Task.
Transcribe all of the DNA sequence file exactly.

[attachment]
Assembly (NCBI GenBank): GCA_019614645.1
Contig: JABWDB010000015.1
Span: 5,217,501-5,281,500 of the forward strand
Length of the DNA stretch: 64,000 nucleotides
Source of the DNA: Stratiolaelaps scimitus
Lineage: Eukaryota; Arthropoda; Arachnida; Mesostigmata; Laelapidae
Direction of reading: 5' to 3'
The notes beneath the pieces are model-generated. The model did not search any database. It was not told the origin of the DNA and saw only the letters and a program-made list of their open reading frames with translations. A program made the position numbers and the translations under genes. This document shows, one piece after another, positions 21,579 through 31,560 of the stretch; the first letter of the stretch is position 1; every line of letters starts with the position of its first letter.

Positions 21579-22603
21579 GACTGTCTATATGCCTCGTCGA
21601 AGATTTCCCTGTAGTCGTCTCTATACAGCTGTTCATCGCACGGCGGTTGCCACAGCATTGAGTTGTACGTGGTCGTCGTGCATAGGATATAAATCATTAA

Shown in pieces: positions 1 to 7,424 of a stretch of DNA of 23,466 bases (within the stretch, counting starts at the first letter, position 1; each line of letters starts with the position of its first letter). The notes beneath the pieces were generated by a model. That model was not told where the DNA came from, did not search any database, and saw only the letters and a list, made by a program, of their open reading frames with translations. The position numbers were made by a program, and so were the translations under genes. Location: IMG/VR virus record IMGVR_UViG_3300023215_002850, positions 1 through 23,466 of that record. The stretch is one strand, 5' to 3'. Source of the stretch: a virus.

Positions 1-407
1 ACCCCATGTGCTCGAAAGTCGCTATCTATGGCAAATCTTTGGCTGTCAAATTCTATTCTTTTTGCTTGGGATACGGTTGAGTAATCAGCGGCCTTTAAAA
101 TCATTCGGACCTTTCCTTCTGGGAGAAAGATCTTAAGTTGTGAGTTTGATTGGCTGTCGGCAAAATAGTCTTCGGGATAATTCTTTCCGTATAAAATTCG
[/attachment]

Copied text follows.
Assembly (NCBI GenBank): GCA_019614645.1
Contig: JABWDB010000015.1
Span: 5,217,501-5,281,500 of the forward strand
Length of the DNA stretch: 64,000 nucleotides
Source of the DNA: Stratiolaelaps scimitus
Lineage: Eukaryota; Arthropoda; Arachnida; Mesostigmata; Laelapidae
Direction of reading: 5' to 3'
The notes beneath the pieces are model-generated. The model did not search any database. It was not told the origin of the DNA and saw only the letters and a program-made list of their open reading frames with translations. A program made the position numbers and the translations under genes. This document shows, one piece after another, positions 21,579 through 31,560 of the stretch; the first letter of the stretch is position 1; every line of letters starts with the position of its first letter.

Positions 21579-22603
21579 GACTGTCTATATGCCTCGTCGA
21601 AGATTTCCCTGTAGTCGTCTCTATACAGCTGTTCATCGCACGGCGGTTGCCACAGCATTGAGTTGTACGTGGTCGTCGTGCATAGGATATAAATCATTAA

Shown in pieces: positions 1 to 7,424 of a stretch of DNA of 23,466 bases (within the stretch, counting starts at the first letter, position 1; each line of letters starts with the position of its first letter). The notes beneath the pieces were generated by a model. That model was not told where the DNA came from, did not search any database, and saw only the letters and a list, made by a program, of their open reading frames with translations. The position numbers were made by a program, and so were the translations under genes. Location: IMG/VR virus record IMGVR_UViG_3300023215_002850, positions 1 through 23,466 of that record. The stretch is one strand, 5' to 3'. Source of the stretch: a virus.

Positions 1-407
1 ACCCCATGTGCTCGAAAGTCGCTATCTATGGCAAATCTTTGGCTGTCAAATTCTATTCTTTTTGCTTGGGATACGGTTGAGTAATCAGCGGCCTTTAAAA
101 TCATTCGGACCTTTCCTTCTGGGAGAAAGATCTTAAGTTGTGAGTTTGATTGGCTGTCGGCAAAATAGTCTTCGGGATAATTCTTTCCGTATAAAATTCG